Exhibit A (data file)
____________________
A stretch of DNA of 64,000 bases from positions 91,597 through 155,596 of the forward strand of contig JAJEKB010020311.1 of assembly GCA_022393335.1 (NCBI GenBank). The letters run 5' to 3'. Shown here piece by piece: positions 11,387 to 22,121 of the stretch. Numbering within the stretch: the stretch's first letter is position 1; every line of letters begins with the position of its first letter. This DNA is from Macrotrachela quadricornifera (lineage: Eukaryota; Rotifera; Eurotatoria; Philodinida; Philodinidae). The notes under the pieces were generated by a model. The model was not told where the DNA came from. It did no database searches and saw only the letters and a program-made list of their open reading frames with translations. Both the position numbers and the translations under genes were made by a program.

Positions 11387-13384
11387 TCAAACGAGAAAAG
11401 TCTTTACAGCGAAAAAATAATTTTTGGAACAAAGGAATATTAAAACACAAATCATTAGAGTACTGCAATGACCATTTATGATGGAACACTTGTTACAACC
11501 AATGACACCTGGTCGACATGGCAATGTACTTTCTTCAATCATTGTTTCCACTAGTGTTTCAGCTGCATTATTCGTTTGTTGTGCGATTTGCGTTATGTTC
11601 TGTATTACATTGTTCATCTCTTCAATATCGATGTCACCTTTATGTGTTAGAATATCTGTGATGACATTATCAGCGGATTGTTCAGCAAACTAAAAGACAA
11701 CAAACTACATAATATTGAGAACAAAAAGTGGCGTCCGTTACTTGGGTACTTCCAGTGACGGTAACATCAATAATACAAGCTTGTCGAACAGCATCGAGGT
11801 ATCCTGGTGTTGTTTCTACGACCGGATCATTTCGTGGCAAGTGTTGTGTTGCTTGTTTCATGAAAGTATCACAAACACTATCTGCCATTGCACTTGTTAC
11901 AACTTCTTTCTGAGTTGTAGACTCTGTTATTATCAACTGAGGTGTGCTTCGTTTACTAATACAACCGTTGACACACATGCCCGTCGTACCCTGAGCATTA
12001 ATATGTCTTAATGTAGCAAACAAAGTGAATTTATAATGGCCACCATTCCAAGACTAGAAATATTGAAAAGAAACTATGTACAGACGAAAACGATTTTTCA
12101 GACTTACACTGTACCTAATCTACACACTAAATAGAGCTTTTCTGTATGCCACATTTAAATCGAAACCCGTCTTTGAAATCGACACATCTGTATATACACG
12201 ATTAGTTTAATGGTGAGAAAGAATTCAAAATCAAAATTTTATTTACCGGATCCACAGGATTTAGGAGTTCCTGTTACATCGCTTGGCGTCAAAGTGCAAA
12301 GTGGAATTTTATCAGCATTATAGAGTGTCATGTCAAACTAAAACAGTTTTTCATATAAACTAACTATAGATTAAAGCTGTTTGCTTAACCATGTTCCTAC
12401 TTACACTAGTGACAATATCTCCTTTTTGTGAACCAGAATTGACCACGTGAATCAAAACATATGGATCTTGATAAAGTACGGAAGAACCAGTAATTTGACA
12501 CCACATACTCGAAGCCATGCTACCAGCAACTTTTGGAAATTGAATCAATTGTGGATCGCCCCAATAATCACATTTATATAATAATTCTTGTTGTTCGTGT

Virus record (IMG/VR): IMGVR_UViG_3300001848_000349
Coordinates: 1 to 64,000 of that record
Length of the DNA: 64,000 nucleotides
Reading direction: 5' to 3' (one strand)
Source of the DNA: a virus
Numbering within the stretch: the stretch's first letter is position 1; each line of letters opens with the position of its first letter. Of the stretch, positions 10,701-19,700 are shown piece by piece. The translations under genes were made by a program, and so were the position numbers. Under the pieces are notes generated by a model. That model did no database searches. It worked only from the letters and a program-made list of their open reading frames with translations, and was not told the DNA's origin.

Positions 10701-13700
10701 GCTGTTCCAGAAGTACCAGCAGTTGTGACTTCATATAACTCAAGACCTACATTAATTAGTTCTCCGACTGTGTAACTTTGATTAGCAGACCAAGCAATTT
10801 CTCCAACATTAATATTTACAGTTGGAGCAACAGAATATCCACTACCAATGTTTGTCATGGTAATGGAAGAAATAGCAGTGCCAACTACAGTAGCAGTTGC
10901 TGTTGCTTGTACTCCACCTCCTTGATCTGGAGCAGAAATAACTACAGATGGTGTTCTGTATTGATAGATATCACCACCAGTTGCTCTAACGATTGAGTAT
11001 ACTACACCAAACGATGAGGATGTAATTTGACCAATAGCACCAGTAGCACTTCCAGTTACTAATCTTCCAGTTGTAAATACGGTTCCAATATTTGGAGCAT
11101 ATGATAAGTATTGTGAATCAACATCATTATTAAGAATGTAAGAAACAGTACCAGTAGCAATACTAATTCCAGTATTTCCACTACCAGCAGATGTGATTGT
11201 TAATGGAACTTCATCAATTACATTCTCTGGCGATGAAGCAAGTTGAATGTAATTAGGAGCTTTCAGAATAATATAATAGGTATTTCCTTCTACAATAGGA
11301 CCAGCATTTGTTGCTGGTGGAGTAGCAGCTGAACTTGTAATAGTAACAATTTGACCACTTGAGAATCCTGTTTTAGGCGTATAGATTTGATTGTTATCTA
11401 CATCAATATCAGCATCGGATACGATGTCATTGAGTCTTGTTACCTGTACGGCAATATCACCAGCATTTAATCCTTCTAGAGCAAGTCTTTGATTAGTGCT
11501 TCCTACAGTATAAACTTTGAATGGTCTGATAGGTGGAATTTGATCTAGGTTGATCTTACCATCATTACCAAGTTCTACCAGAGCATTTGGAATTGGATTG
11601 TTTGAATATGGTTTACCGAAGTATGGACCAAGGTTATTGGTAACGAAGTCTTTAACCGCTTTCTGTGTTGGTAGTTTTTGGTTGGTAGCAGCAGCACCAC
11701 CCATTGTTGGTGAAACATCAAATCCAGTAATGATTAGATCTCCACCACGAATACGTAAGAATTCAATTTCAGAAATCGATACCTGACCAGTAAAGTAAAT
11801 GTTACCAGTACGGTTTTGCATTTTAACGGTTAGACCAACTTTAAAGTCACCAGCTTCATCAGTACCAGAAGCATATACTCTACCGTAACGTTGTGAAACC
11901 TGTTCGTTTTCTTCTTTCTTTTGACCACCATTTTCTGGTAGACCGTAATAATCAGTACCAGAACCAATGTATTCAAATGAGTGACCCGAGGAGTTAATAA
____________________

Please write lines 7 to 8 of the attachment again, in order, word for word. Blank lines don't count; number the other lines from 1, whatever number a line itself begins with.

11701 CAAACTACATAATATTGAGAACAAAAAGTGGCGTCCGTTACTTGGGTACTTCCAGTGACGGTAACATCAATAATACAAGCTTGTCGAACAGCATCGAGGT
11801 ATCCTGGTGTTGTTTCTACGACCGGATCATTTCGTGGCAAGTGTTGTGTTGCTTGTTTCATGAAAGTATCACAAACACTATCTGCCATTGCACTTGTTAC